Germany taken to court for failing to implement data retention

A German Pirate Party representative says the move is 'absolutely ridiculous'

European authorities have taken Germany to court for failing to implement the E.U. Data Retention Directive.

The European Commission announced on Thursday that it wants the European Court of Justice to impose a fine of just over €315,000 (US$391,866) a day. The news comes after Germany failed to respond to a warning in March.

The Data Retention Directive requires telephone companies and ISPs to store huge amounts of telecommunications information, including data about email, phone calls and text messages, for law enforcement purposes.

The directive was originally adopted in Germany in 2008, but was annulled by the German Constitutional Court amid privacy concerns in 2010. Since then, the European Commission has pushed for it to be reinstated, while German data-protection commissioners refuse, describing it as an invasion of privacy.

The decision to take Germany to court is "absolutely ridiculous," said German member of the European Parliament Christian Engstrom, of the Pirate Party. "They have made a preliminary evaluation of the Data Retention Directive and found with lots and lots of problems with it. I think this shows that Commissioner Malmstrom is driven only by prestige and common sense is not in her vocabulary."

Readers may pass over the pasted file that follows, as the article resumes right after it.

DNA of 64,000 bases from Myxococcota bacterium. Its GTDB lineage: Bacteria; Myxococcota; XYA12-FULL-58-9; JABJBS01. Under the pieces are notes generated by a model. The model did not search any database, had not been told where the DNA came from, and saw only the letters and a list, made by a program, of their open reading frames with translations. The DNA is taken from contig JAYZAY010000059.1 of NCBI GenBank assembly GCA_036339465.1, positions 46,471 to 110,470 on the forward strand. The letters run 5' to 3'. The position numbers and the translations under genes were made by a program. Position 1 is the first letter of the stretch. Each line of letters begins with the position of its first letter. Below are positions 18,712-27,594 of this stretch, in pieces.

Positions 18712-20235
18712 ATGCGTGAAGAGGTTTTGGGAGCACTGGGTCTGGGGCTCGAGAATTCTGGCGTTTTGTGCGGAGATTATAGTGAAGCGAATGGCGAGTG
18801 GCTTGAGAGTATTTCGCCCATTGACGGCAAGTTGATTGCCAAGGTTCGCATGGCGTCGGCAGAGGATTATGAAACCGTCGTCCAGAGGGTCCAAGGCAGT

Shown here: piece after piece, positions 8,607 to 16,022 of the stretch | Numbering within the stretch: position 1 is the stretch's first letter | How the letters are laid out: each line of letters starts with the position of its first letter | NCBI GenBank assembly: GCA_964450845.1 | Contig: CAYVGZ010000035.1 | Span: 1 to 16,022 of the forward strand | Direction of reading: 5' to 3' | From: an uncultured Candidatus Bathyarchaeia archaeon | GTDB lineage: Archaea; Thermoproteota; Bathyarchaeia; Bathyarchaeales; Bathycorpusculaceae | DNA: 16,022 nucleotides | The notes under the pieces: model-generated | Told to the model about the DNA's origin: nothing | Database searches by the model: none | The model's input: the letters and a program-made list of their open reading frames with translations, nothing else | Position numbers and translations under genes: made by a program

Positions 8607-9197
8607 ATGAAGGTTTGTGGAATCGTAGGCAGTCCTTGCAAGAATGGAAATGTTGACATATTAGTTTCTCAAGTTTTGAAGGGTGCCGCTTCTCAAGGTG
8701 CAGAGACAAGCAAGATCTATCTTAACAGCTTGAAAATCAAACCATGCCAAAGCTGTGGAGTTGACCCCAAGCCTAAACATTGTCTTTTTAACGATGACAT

However, the Home Affairs Commissioner Cecilia Malmstrom claimed that none of the German court's conclusions preclude full transposition of the directive in a way that complies with the national constitution. Meanwhile, privacy activists said that the Commission has not shown that blanket retention of data is necessary. A German study found that data retention had only helped in 0.002 percent of criminal cases.

The Commission also reiterated that the so-called "quick freeze" method of data preservation, which is currently being discussed in Germany, would not suffice. Germany's Justice Minister, Sabine Leutheusser-Schnarrenberger, proposed the idea in March: instead of storing all users' data for six months, data could be stored only after a court order based on probable cause. Then, with further judicial oversight, that data could be "unfrozen" and be given to investigators and law enforcement.

On Thursday the Commission also formally closed proceedings against Austria, which has now fully implemented the directive, but is still seeking a lump sum payment from Sweden, which it believes unduly delayed introducing the required measures into national law.

Follow Jennifer on Twitter at @BrusselsGeek or email tips and comments to jennifer_baker@idg.com.

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Jennifer Baker

IDG News Service
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